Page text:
Defacing a Natural Wonder
After two Boy Scout leaders defaced a National Park, they say safety was their motivation.
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The Responsibility Project
Growing up in Utah, we took an annual trip down to Goblin Valley, named for the otherworldly sandstone rock formations that have been sculpted by 170 million years of exposure to the elements into goblin-like “hoodoos.”
But it took only mere moments for two Boy Scout troop leaders to undo Mother Nature’s work. As Glenn Taylor and Dave Hall declare in the video they took of themselves dancing and toppling a massive rock from its delicate perch, “We have now modified Goblin Valley.”
After the Salt Lake Tribune posted the video on YouTube and the Boy Scouts of America decried the duo’s defacing of the rock formation based on their “Leave No Trace” policy for outdoor activities, Taylor and Hall were singing a different tune. In fact, the two men told NBC that they were trying to save lives, and had “done something right the wrong way.”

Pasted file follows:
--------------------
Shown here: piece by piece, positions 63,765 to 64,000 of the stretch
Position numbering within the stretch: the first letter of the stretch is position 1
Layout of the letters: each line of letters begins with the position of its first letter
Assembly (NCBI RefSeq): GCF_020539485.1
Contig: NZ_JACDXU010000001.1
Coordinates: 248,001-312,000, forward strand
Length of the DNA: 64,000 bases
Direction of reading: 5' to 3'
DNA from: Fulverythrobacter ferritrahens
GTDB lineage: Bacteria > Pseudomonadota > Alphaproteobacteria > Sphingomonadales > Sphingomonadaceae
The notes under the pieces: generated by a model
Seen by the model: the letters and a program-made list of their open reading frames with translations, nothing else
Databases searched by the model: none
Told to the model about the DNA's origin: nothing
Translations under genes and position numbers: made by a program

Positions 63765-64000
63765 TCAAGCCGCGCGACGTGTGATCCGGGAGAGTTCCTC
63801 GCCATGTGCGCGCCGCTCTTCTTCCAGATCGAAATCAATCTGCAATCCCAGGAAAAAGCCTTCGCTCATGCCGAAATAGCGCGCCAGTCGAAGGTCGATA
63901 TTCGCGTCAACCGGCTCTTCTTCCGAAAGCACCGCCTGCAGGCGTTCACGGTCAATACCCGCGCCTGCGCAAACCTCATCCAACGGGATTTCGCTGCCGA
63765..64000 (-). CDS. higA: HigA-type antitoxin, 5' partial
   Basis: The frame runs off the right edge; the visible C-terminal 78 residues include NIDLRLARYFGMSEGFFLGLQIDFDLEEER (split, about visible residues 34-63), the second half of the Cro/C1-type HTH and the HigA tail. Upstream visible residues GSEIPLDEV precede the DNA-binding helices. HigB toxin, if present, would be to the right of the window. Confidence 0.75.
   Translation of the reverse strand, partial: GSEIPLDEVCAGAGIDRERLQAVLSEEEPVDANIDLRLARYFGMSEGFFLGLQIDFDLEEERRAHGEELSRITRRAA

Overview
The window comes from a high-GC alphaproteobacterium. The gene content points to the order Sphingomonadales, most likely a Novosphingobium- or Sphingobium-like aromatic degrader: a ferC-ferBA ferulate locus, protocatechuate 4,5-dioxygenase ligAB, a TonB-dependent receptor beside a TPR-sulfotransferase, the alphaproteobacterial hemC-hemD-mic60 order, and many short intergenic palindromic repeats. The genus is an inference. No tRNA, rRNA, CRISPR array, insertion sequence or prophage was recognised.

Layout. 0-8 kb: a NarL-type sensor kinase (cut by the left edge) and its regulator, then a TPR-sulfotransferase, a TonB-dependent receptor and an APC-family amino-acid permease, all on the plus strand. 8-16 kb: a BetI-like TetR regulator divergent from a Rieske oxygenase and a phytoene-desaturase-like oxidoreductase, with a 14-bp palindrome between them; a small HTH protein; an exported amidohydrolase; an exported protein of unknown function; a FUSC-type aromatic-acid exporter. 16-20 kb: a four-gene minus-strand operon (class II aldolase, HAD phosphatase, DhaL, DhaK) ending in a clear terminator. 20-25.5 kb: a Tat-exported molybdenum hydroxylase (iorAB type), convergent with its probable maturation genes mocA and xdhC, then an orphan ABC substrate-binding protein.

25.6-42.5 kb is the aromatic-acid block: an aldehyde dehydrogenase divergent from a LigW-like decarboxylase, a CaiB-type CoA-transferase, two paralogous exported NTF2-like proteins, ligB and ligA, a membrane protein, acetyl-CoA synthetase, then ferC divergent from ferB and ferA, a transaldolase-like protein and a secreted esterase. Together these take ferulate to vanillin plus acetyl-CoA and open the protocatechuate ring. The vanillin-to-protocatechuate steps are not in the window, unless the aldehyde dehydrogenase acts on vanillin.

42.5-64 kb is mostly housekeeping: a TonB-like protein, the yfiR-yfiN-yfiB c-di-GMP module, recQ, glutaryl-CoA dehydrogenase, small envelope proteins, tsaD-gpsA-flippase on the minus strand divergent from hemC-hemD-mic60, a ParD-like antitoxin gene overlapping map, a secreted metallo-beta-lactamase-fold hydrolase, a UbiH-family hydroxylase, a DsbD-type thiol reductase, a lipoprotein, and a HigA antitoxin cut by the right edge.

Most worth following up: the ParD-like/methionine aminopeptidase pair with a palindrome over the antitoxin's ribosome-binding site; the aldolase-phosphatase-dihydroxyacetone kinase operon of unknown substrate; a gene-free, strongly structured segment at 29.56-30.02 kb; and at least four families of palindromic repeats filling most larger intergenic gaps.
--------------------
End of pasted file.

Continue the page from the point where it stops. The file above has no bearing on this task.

Hall told NBC, “We came across this two- to three-thousand-pound boulder that was resting on about an inch-and-a-half-thick, razor-thin ledge of dirt.” The two claimed that they toppled it to save the lives of the families who walked below it. In retrospect, they realized that they should have told a park ranger about the hazard instead of taking the matter into their own hands.
Regardless of their intentions, Taylor and Hall are now facing felony charges. Utah State Parks spokesman Eugene Swalberg said, “It is not only wrong, but there will be consequences.” Yes, he told the Salt Lake Tribune, the rock formations will likely fall one day, likely generations from now, but “that doesn’t mean we go and push over Delicate Arch because we’re afraid it’s going to topple.”
Is it believable that the men, who high-fived each other and danced as a 170-million-year-old natural wonder crashed to the ground, were acting on good intentions? What are actions like those of Taylor and Hall teaching the next generation of Boy Scouts? Weigh in here.